It’s not every day that city officials have to request individuals do not post pictures of the deceased. But after the championship games were said and done, and high winds came and went, that’s exactly what happened. Tarps tragically blew off the site of November’s Hard Rock flop, exposing the decaying body of one of the victims, Quinnyon Wimberly. New Orleans locals stormed Reddit with outpourings of care and concern – their photos seemed more confrontational towards city officials and construction company carelessness instead of being solely exploitative.
The building infamously collapsed Oct. 12 of last year and there are no concrete plans to fix the site. Residents of nearby areas have been given time frames of March 2020 through January 2021, according to texts sent by city services. It stands to wonder how although no steps can be taken to clean up the site which has now experienced various inclement weather conditions how a tarp was able to be secured (albeit loosely) upon the body.
Many locals and other city officials demand answers now. Most recently, Mayor Cantrell has stated she would like to wait to see what the Occupational Safety and Health Administration (OSHA) will reveal in their April 2020 report. But Kalais Industries aren’t waiting to get their point across. On Monday, an attorney representing the development firm took to the airwaves of WWL Radio to deny the development firm’s culpability and ask that the public consider the role of structural engineers and the contractor.
Dr. Marla K. Nelson, associate professor in the Department of Planning and Urban Studies at UNO says in cities developers always have a lot of power. She insists elected officials and developers need to learn how to improve working with one another.
“[City officials] make decisions to make the city a better place and that’s a hard thing to define,” she states. “Communities have different values and different needs. For developers it’s pretty clear cut – they want to build and maximize their profits. Sometimes you can get the business elite that can be very persuasive to our elected officials.”
Nelson, who teaches courses at UNO in urban development and finance, adds: “It seems to me the real concern is that people want someone to be held accountable for this collapse and want to know what those reasons are. There is tension now because of these images were circulated last week – there were bodies there. It jogs people memories that this didn’t just happen and we need to get to the bottom of this.”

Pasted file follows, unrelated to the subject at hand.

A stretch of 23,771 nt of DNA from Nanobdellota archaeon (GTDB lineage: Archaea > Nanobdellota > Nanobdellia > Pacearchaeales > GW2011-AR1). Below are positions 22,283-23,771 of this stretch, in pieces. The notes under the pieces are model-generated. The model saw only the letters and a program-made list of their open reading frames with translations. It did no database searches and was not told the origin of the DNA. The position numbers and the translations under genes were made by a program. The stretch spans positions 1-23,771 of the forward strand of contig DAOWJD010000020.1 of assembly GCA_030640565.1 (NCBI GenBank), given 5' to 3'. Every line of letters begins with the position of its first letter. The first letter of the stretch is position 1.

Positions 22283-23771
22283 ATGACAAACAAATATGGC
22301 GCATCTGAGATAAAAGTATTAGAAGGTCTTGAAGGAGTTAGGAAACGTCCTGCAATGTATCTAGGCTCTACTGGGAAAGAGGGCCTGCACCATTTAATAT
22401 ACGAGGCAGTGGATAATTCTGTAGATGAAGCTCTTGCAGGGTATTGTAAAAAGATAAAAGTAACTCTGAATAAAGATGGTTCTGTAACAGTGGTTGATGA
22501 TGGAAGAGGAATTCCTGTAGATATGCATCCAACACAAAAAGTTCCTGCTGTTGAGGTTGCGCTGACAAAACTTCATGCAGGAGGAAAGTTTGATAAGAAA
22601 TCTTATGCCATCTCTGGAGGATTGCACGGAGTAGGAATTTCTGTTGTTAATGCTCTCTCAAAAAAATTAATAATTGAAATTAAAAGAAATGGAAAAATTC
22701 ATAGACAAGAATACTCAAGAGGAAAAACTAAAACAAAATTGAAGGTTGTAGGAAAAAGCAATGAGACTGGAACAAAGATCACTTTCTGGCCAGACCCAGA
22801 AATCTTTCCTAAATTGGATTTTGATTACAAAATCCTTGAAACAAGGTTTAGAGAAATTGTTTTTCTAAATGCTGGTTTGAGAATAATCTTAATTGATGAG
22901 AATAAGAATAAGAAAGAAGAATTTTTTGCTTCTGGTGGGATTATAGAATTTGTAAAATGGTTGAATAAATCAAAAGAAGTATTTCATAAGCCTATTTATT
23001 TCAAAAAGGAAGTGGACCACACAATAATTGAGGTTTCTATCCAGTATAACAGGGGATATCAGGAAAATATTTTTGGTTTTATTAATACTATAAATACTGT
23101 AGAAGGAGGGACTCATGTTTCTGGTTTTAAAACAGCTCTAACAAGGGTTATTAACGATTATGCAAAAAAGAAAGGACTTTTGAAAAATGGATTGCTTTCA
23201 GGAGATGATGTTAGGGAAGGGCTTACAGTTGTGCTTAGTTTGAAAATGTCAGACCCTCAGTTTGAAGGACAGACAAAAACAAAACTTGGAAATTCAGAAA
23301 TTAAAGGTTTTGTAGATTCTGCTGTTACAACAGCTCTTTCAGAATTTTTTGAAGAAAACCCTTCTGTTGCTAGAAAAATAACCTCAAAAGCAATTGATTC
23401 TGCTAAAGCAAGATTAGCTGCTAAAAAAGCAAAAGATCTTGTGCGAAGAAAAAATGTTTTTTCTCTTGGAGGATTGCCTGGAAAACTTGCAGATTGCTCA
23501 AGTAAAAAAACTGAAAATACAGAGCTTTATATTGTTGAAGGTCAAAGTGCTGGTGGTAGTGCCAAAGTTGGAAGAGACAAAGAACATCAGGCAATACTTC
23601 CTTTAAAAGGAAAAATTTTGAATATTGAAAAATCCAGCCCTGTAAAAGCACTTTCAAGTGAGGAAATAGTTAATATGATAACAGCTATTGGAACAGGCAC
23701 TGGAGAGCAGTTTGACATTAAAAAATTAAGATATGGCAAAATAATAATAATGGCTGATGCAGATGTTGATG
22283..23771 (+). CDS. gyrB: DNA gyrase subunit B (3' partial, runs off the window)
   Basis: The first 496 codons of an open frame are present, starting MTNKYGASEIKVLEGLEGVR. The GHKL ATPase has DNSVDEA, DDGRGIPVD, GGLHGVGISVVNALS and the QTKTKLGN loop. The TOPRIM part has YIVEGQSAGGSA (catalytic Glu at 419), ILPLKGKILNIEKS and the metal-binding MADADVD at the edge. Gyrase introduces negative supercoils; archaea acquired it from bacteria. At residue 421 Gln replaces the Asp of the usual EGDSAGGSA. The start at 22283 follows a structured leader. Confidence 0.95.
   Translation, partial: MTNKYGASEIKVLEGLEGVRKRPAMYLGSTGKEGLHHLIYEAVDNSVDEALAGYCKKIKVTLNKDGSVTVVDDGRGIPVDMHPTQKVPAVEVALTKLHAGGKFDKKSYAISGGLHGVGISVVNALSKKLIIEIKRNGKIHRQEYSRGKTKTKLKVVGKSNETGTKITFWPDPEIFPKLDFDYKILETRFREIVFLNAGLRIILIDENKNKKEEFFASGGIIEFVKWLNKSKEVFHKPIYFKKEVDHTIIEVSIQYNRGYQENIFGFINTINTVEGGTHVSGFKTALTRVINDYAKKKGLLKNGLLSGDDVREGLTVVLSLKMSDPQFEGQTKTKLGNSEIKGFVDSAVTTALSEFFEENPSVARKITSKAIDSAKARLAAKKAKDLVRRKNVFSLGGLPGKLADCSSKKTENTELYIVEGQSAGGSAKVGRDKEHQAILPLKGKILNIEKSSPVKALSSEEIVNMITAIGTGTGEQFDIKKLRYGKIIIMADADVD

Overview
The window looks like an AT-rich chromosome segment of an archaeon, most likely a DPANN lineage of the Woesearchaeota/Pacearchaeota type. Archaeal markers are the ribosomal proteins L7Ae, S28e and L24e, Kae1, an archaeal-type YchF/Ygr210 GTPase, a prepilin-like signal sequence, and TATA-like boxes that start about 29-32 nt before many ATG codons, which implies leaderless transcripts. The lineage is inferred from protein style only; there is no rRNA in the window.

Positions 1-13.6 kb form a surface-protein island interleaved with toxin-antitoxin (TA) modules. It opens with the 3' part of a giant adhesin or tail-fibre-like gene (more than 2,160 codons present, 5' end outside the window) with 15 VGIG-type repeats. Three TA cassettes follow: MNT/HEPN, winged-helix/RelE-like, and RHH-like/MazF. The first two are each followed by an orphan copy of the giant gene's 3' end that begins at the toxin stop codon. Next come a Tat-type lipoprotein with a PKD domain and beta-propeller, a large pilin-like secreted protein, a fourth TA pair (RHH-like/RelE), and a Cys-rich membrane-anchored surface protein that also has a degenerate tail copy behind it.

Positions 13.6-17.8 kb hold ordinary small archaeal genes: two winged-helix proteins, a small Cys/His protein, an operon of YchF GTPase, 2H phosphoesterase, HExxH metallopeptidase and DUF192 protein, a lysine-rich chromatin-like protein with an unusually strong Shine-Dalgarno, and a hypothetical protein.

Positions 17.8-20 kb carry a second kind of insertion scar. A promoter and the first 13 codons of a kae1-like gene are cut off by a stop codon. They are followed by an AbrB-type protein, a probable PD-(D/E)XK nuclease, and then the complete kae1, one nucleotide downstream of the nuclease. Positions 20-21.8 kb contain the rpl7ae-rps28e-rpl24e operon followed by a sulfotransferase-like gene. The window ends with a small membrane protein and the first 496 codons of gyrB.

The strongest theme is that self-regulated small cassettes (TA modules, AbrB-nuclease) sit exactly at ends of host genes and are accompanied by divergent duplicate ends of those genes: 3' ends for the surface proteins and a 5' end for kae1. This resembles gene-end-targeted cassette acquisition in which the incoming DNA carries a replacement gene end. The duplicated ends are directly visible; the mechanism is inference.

A statement from City Spokesperson LaTonya Norton explained that conditions of the building and its high altitude make it difficult to conceal the remains of the victim, especially as winds continued to shift in last week’s tumultuous weather conditions. In response to memes and images circulating on social media featuring the deceased’s legs, the press secretary said, “To be clear: capturing or sharing images of the victims in such a condition is irresponsible, it is indefensible, and it is not who we are as New Orleanians. Out of respect to the victims and their families, and in the name of basic common decency: we urge news outlets, residents, and social media users to have nothing to do with making a tragic situation needlessly worse.”
Those who have been following the story will note that ICE officials deported metal worker and material witness Delmer Joel Ramirez Palma, a native of Honduras who was injured in the collapse. The Hard Rock Collapse has affected the city and its residents in more ways than one – as Mardi Gras season quickly approaches, city residents question the light that an exposed corpse shines on our city. Notably, parade routes such as Endymion and Zulu will need to circumvent the area this year.
Last Friday, a protest was held on Rampart Street to draw attention to residents’ demand for answers. The story continues to develop daily. As of press time, a story by The Lens (thelensnola.org) revealed that Hard Rock developers provided almost $70k in political contributions to Mayor LaToya Cantrell and her political action committee, Action New Orleans.
A view of the Hard Rock Collapse from the St. Louis Cemetery No. 1 by Veronika Lee